I love human interest stories. They’re the ones they tag onto the end of a newscast to keep us watching right up until the final commercials. They’re the ones about interesting, unique, or extraordinary people. Many are centered on folks you’d walk right past on the street never giving a second thought. Yet they have a unique story or an unusual gift or talent.
One of my favorite recent human interest stories is from CBS. It’s about Richard Renaldi, a New York City photographer who is working on a series of photographs called Touching Strangers. He brings together on the streets of New York City people who have never met and poses them in portraits like intimate family. You can watch the CBS human interest piece on Richard’s project here.
What is striking about the piece is that the people in the portraits usually have two very different reactions before and after the picture is taken:
- Before the photo is taken they are reluctant. You can see it on their faces and in their body language. How would you feel if someone pulled you together on the street with someone you had never met before and asked you to actually touch and have your portrait taken? It’s uncomfortable.
- After the photo is taken they are pleasantly surprised. The people in the CBS story say things like: “I felt like I cared for her. It broke down a lot of barriers” and “We are probably missing so much about the people all around us.”
It’s a good reminder. What are you missing about the people all around you? How often do you take the time to actually get to know people? What do you know about your waitress or the person behind the cash register?
Steve Hartman, the reporter who does the piece for CBS, suggests that these portraits capture “humanity as it could be.” Now I’m not suggesting that taking intimate portraits with strangers will change the world. But I am suggesting that a little intimacy in the form of a simple conversation where we do most of the listening could most definitely be a great start.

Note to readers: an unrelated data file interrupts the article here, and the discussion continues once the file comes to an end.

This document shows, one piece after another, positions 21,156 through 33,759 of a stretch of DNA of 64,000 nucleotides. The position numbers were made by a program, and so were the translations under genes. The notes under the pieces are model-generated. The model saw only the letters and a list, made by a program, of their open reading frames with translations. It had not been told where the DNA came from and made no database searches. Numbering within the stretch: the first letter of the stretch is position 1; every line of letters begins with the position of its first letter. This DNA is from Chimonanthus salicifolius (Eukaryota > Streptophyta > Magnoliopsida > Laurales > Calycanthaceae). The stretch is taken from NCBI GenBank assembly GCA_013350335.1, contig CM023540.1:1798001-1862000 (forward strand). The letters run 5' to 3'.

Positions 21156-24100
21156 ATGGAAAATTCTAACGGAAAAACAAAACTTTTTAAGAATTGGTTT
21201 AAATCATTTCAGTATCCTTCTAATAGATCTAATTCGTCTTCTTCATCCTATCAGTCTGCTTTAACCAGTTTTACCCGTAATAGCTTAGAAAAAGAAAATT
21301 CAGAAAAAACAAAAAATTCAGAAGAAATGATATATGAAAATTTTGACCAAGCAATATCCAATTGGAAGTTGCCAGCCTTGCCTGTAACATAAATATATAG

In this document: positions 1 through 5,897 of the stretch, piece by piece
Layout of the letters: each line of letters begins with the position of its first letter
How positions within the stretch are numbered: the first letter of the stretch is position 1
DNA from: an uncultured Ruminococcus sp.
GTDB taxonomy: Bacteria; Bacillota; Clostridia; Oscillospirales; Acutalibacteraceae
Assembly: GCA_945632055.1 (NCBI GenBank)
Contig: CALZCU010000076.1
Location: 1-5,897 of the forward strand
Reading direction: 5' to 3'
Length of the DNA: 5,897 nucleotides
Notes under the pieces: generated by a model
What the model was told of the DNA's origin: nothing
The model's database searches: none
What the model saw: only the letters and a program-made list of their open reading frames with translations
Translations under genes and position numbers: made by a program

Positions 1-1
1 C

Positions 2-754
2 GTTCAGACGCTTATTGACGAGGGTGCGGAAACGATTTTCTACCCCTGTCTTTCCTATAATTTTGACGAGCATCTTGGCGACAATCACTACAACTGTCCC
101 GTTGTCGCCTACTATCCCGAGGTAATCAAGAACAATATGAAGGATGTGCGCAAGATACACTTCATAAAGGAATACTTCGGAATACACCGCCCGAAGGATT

I was once involved with a community organization that had us sitting down and having conversations with people. These were usually people from a completely different end of the political spectrum, from a different side of the city, or from a different race or nationality. I can tell you from experience that these simple conversations brought about great friendships that would have never happened otherwise. I’m still astonished at the relationships that were formed when people simply asked questions and listened to one another.
What are you missing about the people all around you? How about initiating a conversation today? Ask a question, then sit back and listen. Take a picture together.
You might just get a glimpse of humanity as it could be.
When have you been surprised by a relationship that you never saw coming?